Optimizing Vitamin D Nutrition in Healthy Adults

The safety and scientific validity of this study is the responsibility of the study sponsor and investigators. Listing a study does not mean it has been evaluated by the U.S. Federal Government. Read our disclaimer for details. Identifier: NCT00327847
Recruitment Status : Completed
First Posted : May 19, 2006
Last Update Posted : September 25, 2008
Information provided by:
Winthrop University Hospital

Brief Summary:
The purpose of this study is to determine the average dosage of oral vitamin D supplementation to maintain optimal vitamin D levels in the body and to see if there are differences in the response to oral vitamin D supplementation between African-American and Caucasian subjects.

Condition or disease Intervention/treatment Phase
Vitamin D Deficiency Drug: Oral Vitamin D Supplementation Not Applicable

Detailed Description:

There is ample evidence that improvement in vitamin D nutrition retards bone loss and prevents fractures in the elderly. It is clear that many people living in areas of northern latitude have less than optimal levels of vitamin D. The current recommendations for vitamin D intake are not enough to bring a large majority of the population to the desired adequate level. Furthermore, differences have been observed in the amount of Vitamin D produced in the skin in whites and blacks.

Based on the evidence from literature and our experience from prior studies we hypothesize that:

  1. the dose of oral vitamin D3 supplement exceeds current recommendations to achieve adequate desired level;
  2. there may be differences in the dose-response to vitamin D supplement between Blacks and Whites; and
  3. vitamin D supplementation that produces serum 25-hydroxyvitamin D (25-OHD) levels in the range proposed is safe.

The aims for this pilot study are to determine:

  1. the average dose of vitamin D3 needed to attain 25-OHD levels between 80-140 nmol/L in a healthy population of mixed races; and
  2. if there are differences in response to vitamin D3 supplementation between African American and Caucasians subjects.

Study Type : Interventional  (Clinical Trial)
Estimated Enrollment : 150 participants
Allocation: Randomized
Intervention Model: Parallel Assignment
Masking: Double
Primary Purpose: Treatment
Official Title: Optimizing Vitamin D Nutrition in Healthy Adults
Study Start Date : December 2004
Actual Primary Completion Date : December 2006
Actual Study Completion Date : December 2006

Resource links provided by the National Library of Medicine

MedlinePlus related topics: Vitamin D
Drug Information available for: Vitamin D

Information from the National Library of Medicine

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Ages Eligible for Study:   18 Years to 65 Years   (Adult, Older Adult)
Sexes Eligible for Study:   All
Accepts Healthy Volunteers:   Yes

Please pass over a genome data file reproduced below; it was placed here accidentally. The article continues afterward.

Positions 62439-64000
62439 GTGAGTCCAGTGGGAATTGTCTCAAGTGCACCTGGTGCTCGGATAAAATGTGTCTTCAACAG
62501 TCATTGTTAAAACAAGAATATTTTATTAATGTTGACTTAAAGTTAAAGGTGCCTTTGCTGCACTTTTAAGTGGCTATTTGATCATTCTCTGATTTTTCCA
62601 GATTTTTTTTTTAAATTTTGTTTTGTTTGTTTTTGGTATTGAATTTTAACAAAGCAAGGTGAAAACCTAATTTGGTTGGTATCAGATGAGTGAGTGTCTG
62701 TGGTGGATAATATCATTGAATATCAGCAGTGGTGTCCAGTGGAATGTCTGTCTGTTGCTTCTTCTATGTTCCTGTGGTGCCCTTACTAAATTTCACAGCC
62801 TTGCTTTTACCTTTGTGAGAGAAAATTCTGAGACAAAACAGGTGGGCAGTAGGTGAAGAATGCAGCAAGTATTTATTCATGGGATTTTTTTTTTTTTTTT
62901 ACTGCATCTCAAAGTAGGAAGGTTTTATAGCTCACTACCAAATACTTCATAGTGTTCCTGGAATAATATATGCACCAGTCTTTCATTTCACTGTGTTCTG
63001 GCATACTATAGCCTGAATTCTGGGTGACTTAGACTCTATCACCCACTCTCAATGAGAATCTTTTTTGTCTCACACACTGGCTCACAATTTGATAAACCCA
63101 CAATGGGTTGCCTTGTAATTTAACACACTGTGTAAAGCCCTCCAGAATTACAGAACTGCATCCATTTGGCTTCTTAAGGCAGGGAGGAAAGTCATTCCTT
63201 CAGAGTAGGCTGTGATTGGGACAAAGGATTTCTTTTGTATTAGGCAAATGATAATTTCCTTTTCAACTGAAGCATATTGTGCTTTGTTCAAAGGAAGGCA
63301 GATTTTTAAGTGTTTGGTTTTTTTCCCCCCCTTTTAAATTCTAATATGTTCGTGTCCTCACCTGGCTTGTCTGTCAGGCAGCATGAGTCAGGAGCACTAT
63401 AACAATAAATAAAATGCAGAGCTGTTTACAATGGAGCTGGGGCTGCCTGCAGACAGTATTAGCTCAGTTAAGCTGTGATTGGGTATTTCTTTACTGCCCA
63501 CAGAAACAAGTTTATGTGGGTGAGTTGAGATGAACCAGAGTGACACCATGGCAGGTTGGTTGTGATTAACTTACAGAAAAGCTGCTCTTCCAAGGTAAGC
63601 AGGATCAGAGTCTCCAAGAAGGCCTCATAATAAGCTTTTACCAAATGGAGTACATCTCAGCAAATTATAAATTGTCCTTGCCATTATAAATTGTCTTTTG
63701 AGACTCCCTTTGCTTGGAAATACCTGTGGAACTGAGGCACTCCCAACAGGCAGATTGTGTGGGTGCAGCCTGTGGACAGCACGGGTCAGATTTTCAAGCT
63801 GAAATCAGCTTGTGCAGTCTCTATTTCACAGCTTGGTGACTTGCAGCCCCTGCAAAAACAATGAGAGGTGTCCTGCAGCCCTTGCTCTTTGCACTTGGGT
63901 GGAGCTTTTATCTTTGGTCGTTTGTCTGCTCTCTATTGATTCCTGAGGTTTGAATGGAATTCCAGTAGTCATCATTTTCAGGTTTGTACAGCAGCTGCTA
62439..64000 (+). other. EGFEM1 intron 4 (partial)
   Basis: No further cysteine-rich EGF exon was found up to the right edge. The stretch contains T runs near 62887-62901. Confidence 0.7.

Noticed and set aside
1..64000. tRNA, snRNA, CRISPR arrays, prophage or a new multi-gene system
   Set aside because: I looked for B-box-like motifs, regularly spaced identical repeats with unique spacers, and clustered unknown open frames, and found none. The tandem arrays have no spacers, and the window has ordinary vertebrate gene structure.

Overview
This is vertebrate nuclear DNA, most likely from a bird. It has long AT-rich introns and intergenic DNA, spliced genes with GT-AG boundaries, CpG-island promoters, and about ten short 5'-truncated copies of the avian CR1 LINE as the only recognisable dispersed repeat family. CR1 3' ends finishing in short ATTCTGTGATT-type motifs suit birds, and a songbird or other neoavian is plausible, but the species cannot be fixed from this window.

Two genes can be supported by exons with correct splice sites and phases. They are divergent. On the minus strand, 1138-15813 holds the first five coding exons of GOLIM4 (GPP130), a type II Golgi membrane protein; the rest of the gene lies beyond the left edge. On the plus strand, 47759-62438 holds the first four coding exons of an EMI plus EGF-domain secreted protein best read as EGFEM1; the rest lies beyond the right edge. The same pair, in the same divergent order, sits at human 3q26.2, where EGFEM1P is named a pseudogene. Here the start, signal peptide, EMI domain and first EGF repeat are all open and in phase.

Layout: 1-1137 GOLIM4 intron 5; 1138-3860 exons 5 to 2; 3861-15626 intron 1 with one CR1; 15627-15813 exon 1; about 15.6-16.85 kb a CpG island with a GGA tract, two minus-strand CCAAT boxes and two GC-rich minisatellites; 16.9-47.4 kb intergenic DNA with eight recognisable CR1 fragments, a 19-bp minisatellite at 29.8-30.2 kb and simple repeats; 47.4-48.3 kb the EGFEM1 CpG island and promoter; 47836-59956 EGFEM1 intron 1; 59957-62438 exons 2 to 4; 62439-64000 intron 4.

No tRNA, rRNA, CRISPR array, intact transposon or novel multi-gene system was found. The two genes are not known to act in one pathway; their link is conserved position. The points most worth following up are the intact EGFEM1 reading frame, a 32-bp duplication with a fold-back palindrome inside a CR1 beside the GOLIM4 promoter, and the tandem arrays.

Inclusion Criteria:

  • Healthy African-American and Caucasian adults aged 18-65 years.

Exclusion Criteria:

  • Subjects who are not either African-American or Caucasian. The investigators plan to examine racial differences in response to oral vitamin D dosing and, therefore, have chosen the most affected (African-American) and the least affected (Caucasian) racial groups. Including other racial/ethnic groups may confound the results unless they are studied as separate groups.
  • Any chronic medical illness including diabetes mellitus, history of myocardial infarction or heart failure, malignancy, hypertension (systolic blood pressure [SBP] > 140), obesity (body mass index [BMI] > 35 kg/m2), history of anemia, leukemia, or other hematologic abnormalities, lupus, rheumatoid arthritis, or other rheumatologic disease, or kidney disease of any kind as determined by history and physical examination.
  • Subjects with osteoporosis or taking medications for osteoporosis such as bisphosphonates.
  • Pregnancy.
  • Use of medication that influences bone metabolism (i.e. anticonvulsant medications, steroids, diuretics).
  • Significant deviation from normal in either history, physical examination, or laboratory tests, as evaluated by the primary investigator.
  • Patients with a history of hypercalciuria, hypercalcemia, nephrolithiasis, and active sarcoidosis.
  • Participation in another investigational trial in the past 30 days prior to the screening evaluation.
  • Unexplained weight loss of > 15% during the previous year or history of anorexia nervosa.
  • Medications that interfere with vitamin D metabolism. Oral contraceptive use will be allowed, but will be appropriately documented.
  • Smokers greater than 1 pack per day.
  • Patients reporting alcohol intake greater than 2 drinks daily.
  • Subjects with baseline 25-OHD level greater than 80 nmol/L or less than 20 nmol/L.

Information from the National Library of Medicine

To learn more about this study, you or your doctor may contact the study research staff using the contact information provided by the sponsor.

Please refer to this study by its identifier (NCT number): NCT00327847

United States, New York
Winthrop University Hospital
Mineola, New York, United States, 11501
Sponsors and Collaborators
Winthrop University Hospital
Principal Investigator: John F. Aloia, M.D. Winthrop University Hospital

Responsible Party: John F. Aloia, MD, Winthrop-University Hospital Identifier: NCT00327847     History of Changes
Other Study ID Numbers: IRB Protocol #04037
First Posted: May 19, 2006    Key Record Dates
Last Update Posted: September 25, 2008
Last Verified: September 2008

Additional relevant MeSH terms:
Vitamin D Deficiency
Deficiency Diseases
Nutrition Disorders
Vitamin D
Growth Substances
Physiological Effects of Drugs
Bone Density Conservation Agents